The 47 year-old actor has been awarded a chance to fight to be recognized as the father of his 4 year-old son, Gus.
Jason Patric will be able to fight again to be legally recognised as the father of his 4 year-old son, Gus.
The actor, whose victory occurred in a Los Angeles courtroom, will take the custody case back to trial after losing an earlier bout in February last year (2013).
Patric fathered the young boy by in-vitro fertilization, or IVF, with his then girlfriend, Danielle Schreiber, and they both co-parented him until their relationship ended in 2012.
But due to the 47 year-old conceiving the child through a sperm donation, an early court decided he was only a sperm donor to Schreiber, and therefore had no parental rights to Gus.
However, California appeals court judge Thomas Willhite says that the presumption against in vitro fathers shouldn't be "so categorical," and that the family law code "does not preclude a donor from establishing that he is a presumed father," via The Hollywood Reporter.
Patric and Schreiber have been dating on-and-off for about ten years, but split for good in 2012, shortly after this he filed a paternity claim.
While in court, Schreiber attempted to forbid Patric from seeing their son, and the judge at the time used a 2005 California appellate case (Steven S. v. Deborah D.) to grant the mother the victory in February 2013.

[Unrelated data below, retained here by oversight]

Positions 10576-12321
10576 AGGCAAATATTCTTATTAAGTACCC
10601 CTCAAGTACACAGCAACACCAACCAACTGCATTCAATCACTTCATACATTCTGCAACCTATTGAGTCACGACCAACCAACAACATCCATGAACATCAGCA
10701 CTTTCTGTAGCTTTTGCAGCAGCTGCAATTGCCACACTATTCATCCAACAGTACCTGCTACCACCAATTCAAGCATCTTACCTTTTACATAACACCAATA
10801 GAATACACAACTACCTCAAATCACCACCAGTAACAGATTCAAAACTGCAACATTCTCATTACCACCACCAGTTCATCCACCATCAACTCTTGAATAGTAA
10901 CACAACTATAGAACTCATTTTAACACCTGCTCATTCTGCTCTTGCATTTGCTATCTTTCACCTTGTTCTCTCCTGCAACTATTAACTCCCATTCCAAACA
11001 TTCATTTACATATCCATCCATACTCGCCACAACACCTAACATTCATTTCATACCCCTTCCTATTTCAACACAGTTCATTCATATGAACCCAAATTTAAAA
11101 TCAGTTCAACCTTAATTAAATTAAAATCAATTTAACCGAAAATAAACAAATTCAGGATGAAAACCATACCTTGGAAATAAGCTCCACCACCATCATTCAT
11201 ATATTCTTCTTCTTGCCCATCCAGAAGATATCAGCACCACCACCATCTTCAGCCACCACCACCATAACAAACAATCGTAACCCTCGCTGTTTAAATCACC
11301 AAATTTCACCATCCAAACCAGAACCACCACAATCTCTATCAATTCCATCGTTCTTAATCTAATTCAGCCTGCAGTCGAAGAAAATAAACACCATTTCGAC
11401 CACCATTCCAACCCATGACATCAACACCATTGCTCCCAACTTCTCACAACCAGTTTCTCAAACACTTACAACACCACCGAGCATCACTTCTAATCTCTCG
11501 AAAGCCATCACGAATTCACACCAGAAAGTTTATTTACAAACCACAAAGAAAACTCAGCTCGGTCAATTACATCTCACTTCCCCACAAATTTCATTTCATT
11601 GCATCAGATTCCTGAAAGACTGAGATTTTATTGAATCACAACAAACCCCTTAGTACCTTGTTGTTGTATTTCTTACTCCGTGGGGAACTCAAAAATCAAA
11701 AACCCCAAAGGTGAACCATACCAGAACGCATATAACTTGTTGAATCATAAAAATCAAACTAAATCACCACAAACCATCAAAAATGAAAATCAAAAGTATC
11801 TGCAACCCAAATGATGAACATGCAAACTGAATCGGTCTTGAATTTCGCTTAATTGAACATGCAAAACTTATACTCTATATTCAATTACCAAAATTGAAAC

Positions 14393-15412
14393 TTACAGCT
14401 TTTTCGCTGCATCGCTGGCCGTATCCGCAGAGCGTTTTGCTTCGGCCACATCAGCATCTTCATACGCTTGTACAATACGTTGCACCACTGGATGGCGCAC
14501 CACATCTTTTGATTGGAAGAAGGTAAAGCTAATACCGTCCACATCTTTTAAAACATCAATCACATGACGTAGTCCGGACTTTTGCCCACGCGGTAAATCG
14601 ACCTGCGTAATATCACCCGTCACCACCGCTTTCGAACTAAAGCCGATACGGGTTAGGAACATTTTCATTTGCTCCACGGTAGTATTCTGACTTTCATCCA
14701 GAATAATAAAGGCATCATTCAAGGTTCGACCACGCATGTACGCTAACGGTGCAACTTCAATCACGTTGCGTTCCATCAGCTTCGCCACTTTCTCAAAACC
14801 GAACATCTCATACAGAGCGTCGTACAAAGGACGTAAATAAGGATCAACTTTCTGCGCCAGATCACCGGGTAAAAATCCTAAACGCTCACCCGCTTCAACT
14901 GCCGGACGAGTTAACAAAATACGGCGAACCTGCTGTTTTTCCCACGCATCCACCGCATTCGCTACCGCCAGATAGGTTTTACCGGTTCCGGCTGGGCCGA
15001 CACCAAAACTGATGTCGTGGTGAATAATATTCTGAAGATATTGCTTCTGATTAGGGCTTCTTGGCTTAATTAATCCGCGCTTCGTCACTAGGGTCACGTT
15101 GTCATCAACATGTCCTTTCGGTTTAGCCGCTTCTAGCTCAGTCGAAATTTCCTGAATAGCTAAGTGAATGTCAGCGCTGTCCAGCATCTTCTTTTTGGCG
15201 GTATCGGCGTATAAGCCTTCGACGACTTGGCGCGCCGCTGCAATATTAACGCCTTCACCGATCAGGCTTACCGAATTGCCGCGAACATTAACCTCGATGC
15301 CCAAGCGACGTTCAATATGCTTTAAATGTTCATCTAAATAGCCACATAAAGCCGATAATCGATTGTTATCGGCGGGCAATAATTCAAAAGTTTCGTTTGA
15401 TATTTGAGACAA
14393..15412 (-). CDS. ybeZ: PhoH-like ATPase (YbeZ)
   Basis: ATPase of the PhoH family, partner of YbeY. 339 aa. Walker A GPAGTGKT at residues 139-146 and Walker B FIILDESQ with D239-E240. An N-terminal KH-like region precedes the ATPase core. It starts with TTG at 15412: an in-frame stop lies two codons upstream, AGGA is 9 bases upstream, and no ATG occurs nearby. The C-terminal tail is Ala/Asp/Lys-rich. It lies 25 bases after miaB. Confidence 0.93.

"I don't think anyone is going to prevail as a result of this," the judge said at the time. "I think at the end of the day that everyone turns out to be worse off, and certainly I think Gus turns out to be worse off as a result of where we're going to end up. But it just is what it is, because I think that's the legislative policy that's been articulated."
Following this, Patric filed an appeal which has led to Wednesday's decision.
The judge's rule concluded with: "a sperm donor who has established a familial relationship with the child, and has demonstrated a commitment to the child and the child's welfare, can be found to be a presumed parent even though he could not establish paternity based upon his biological connection to the child."
This does not give Patric parenting rights, but it does allow him a chance to fight for custody in court.
Patric won his appeal on Wednesday